Today’s photo is a really nice 1860 era CDV. Although we can’t tell the fabric used, it was likely a wool or wool blend as that was among the most common and durable fabrics available for dressmaking. Other fabrics were silk, silk blends, and some fabrics that are no longer produced. I’m not a textiles expert though. Anyway, the most common fabrics were wool, silk, wool-silk blends, silk-cotton blends, and again the others I am not super up to speed on.
We can tell this is an 1860s era photo from a few tells. One, the corners were cut – this is a flag right off the bat that the corners of the original card were square. People tended to cut them diagonally so they would go into photo albums more easily. Next, the borders on the image are a thick/thin combo. This was very popular from 1864 through the end of the decade. Third, the very full skirt and dropped shoulder seams of the dress. These are hallmarks of 1860s style dresses. She has a belt and a watch/watch chain showing. The sleeve adornment looks like something I saw in a fashion plate for later in the era. That combined with the borders becoming popular in 1864 suggests this is a later decade image. Also, I love the bright, open eyed expression of the subject, almost like she was startled a bit or perplexed by the process.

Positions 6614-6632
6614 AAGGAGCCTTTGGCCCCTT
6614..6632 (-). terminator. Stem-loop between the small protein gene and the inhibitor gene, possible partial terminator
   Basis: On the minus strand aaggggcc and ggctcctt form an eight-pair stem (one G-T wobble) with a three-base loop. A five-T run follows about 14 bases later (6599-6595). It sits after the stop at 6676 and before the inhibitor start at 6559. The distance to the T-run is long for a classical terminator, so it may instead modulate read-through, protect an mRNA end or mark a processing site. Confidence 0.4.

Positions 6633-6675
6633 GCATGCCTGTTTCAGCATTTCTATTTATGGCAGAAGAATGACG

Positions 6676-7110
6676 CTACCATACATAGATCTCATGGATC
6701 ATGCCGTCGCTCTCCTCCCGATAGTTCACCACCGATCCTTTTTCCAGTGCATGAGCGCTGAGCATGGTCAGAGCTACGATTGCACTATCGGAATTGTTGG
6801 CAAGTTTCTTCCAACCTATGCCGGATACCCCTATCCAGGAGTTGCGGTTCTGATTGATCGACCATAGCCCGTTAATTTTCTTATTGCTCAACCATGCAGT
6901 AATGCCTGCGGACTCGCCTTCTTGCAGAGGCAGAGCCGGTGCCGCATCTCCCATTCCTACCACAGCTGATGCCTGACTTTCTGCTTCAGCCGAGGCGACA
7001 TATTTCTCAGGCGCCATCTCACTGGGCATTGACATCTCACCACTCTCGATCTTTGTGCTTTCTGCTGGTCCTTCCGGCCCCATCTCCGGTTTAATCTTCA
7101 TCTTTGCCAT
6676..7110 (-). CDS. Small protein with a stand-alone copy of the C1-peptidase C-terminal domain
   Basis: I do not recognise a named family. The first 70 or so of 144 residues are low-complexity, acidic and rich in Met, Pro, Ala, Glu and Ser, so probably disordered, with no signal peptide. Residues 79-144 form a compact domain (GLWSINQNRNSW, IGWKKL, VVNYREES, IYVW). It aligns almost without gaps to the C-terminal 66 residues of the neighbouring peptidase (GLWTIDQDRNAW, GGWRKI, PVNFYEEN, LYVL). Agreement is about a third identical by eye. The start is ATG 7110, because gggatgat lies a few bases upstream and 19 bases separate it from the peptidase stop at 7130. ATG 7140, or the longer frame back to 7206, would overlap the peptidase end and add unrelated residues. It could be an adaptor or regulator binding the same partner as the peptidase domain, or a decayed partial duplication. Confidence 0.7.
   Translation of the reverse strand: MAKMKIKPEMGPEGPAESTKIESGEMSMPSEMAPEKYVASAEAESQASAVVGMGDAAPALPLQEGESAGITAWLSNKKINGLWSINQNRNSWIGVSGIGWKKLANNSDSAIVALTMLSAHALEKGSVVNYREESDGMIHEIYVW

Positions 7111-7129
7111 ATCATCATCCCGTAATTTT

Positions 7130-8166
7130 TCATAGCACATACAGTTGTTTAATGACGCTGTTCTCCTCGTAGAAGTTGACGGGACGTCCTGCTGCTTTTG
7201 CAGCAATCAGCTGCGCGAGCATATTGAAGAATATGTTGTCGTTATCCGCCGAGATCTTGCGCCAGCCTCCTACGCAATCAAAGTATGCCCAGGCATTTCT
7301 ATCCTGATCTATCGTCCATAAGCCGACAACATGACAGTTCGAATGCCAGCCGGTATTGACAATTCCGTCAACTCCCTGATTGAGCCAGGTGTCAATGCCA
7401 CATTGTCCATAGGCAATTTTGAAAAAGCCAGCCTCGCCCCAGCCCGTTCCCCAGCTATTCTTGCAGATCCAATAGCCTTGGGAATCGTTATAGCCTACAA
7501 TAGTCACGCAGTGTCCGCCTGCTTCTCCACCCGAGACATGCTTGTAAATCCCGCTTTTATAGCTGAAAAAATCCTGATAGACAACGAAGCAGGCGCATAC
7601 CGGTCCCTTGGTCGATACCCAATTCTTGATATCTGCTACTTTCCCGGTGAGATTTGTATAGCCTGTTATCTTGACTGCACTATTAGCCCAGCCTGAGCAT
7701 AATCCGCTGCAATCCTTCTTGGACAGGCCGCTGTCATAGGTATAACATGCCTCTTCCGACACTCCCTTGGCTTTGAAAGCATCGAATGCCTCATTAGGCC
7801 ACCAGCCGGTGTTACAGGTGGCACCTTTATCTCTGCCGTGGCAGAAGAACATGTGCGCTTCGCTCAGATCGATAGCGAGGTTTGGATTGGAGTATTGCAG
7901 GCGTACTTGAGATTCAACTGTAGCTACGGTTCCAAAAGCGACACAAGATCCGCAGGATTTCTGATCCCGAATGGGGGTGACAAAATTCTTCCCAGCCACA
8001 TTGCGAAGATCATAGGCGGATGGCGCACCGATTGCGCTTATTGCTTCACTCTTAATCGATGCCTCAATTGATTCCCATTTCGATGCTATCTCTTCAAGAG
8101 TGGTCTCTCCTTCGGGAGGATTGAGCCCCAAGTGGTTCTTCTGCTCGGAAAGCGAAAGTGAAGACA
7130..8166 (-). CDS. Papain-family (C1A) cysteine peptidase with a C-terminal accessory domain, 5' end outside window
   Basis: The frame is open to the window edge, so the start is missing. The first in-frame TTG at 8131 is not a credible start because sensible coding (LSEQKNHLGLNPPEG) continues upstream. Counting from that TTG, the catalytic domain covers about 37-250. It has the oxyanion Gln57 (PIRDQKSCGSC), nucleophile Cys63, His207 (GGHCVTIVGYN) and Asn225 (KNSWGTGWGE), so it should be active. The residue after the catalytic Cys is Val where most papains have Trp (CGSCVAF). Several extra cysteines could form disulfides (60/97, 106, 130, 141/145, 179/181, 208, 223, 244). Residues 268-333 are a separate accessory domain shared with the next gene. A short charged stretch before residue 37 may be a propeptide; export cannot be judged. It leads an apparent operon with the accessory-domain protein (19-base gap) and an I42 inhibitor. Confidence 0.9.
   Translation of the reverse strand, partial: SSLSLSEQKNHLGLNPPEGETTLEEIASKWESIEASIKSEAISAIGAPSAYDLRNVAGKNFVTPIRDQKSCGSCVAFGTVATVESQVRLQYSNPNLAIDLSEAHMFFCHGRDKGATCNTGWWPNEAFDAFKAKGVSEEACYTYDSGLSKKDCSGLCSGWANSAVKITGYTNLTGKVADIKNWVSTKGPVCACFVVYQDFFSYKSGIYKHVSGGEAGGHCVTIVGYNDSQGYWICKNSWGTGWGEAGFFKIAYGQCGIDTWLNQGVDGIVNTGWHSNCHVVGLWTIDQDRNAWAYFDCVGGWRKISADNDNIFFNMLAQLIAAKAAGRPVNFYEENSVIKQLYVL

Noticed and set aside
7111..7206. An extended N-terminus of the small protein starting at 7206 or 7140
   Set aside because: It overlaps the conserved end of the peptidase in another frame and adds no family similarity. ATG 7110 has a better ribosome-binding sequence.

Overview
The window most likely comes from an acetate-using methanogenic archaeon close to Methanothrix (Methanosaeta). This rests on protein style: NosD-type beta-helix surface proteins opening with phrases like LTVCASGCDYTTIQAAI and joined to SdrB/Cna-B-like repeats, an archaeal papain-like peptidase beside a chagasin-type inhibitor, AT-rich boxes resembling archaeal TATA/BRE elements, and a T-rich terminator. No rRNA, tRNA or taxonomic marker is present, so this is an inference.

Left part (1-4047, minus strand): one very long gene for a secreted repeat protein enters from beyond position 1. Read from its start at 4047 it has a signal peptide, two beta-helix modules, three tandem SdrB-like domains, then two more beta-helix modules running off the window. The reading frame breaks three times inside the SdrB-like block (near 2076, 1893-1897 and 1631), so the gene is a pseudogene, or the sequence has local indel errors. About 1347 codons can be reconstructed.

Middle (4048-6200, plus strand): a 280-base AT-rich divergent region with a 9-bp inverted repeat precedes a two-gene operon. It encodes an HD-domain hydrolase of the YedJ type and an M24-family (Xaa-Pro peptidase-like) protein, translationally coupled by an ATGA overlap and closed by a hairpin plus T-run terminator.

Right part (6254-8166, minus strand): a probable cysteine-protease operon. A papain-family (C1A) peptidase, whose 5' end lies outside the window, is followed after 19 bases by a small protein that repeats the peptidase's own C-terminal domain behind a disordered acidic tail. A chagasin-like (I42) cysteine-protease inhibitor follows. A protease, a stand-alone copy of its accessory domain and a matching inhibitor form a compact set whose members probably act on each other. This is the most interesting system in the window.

The photographer was Schoonmaker at 282 River St, Troy, NY.